Enterprise Systems Adoption and Firm Performance in Europe: The Role of Innovation
Despite the ubiquitous proliferation and importance of Enterprise Systems (ES), little research exists on their post-implementation impact on firm performance, especially in Europe. This paper provides representative, large-sample evidence on the differential effects of different ES types on performance of European enterprises. It also highlights the mediating role of innovation in the process of value creation from ES investments. Empirical data on the adoption of Enterprise Resource Planning (ERP), Supply Chain Management (SCM), Customer Relationship Management (CRM), Knowledge Management System (KMS), and Document Management System (DMS) is used to investigate the effects on product and process innovation, revenue, productivity and market share growth, and profitability. The data covers 29 sectors in 29 countries over a 5-year period. The results show that all ES categories significantly increase the likelihood of product and process innovation. Most of ES categories affect revenue, productivity and market share growth positively. Particularly, more domainspecific and simpler system types lead to stronger positive effects. ERP systems decrease the profitability likelihood of the firm, whereas other ES categories do not show any significant effect. The findings also imply that innovation acts as a full or partial mediator in the process of value creation of ES implementations. The direct effect of enterprise software on firm performance disappears or significantly diminishes when the indirect effects through product and process innovation are explicitly accounted for. The paper highlights future areas of research.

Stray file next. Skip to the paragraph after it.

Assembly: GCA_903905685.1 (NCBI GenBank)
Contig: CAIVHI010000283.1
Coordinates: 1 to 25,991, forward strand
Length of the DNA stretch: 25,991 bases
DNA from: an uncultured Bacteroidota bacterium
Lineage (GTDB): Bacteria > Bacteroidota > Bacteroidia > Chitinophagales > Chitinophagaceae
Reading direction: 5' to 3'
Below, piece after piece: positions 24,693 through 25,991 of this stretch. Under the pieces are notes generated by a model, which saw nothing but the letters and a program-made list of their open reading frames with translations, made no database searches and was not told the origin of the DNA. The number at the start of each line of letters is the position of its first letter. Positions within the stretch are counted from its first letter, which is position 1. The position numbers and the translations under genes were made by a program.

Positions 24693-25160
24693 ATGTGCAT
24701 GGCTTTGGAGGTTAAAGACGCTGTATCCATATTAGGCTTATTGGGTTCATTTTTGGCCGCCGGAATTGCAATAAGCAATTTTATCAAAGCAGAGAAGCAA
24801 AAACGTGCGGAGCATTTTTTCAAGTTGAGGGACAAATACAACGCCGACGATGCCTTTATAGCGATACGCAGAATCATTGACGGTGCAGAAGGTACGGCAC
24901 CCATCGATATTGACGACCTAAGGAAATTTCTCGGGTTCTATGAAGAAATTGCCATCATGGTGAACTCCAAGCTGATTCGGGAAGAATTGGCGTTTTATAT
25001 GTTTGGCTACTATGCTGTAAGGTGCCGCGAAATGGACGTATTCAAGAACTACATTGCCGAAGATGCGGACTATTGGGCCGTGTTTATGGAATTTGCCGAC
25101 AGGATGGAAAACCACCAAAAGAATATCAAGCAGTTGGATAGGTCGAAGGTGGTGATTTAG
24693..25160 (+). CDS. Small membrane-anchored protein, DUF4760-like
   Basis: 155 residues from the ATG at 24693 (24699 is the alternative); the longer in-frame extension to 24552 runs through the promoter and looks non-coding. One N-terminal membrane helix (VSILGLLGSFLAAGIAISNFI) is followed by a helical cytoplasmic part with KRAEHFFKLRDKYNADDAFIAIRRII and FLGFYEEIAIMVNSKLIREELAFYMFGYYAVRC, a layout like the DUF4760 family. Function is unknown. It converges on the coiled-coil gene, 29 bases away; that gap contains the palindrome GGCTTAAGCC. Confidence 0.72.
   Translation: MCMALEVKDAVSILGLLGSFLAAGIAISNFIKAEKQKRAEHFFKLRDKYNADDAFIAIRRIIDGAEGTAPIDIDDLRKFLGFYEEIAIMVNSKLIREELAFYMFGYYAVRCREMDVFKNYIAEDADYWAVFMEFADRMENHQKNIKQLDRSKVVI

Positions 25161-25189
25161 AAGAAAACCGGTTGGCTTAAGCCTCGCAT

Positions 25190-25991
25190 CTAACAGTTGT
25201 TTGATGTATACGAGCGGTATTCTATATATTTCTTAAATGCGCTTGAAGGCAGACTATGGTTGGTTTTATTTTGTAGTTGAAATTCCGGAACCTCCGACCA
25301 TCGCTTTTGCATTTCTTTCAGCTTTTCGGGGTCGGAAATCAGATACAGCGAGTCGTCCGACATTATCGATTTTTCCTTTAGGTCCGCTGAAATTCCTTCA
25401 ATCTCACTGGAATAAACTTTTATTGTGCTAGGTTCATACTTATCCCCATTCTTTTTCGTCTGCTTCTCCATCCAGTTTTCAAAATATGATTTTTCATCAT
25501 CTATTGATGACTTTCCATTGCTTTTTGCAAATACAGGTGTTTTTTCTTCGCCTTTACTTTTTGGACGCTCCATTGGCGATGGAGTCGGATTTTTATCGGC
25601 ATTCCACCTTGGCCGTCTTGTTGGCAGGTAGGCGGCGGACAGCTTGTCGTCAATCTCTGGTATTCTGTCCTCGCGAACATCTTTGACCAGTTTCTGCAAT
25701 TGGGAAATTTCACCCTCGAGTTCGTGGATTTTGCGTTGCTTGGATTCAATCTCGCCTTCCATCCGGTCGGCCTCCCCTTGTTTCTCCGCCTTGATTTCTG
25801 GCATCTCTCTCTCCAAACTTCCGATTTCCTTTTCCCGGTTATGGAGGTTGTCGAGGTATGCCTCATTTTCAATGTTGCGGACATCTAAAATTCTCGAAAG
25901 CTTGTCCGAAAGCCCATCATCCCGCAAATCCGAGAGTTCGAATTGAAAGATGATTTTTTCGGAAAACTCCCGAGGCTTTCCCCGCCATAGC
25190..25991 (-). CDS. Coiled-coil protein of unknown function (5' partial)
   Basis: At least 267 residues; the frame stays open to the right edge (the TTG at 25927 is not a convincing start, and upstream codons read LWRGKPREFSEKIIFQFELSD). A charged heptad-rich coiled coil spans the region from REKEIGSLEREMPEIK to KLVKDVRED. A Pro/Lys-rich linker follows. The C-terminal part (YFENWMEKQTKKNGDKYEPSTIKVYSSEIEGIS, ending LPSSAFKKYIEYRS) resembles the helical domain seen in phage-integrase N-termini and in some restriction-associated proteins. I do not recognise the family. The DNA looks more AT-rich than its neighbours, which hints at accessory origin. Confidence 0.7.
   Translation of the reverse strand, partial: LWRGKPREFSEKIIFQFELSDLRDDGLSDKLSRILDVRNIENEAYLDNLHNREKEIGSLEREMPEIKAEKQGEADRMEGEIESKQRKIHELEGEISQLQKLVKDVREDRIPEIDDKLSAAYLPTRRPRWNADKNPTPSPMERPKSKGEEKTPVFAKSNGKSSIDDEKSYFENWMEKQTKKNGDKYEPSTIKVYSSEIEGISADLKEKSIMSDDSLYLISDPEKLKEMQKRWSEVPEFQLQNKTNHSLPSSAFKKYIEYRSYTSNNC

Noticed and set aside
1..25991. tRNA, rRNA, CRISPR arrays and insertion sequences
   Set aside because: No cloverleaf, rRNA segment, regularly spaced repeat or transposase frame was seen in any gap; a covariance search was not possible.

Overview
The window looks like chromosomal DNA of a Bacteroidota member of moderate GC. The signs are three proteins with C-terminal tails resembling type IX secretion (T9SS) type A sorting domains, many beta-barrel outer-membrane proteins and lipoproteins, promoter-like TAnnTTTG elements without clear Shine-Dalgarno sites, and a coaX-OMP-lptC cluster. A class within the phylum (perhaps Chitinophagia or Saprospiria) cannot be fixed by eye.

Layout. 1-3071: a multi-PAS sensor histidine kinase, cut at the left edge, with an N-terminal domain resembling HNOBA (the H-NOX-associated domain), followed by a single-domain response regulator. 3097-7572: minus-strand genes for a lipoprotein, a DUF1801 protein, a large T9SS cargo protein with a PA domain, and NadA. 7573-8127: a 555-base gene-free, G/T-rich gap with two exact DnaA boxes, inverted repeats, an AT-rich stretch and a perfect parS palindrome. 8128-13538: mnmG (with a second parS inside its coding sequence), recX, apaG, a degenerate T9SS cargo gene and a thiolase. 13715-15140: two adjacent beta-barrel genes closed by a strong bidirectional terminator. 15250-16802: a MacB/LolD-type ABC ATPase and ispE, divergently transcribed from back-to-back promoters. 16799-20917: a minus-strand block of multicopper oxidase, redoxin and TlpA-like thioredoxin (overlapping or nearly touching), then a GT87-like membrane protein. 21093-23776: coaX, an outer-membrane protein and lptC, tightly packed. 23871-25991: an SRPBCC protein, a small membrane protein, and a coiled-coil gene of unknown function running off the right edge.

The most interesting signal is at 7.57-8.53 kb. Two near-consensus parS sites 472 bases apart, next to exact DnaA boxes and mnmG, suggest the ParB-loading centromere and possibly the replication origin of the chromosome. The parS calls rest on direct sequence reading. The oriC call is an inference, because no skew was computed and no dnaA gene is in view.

|Date of creation:||2010|
|Date of revision:|
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- Polder, Michael & Leeuwen, George van & Mohnen, Pierre & Raymond, Wladimir, 2009. "Productivity effects of innovation modes," MPRA Paper 18893, University Library of Munich, Germany.
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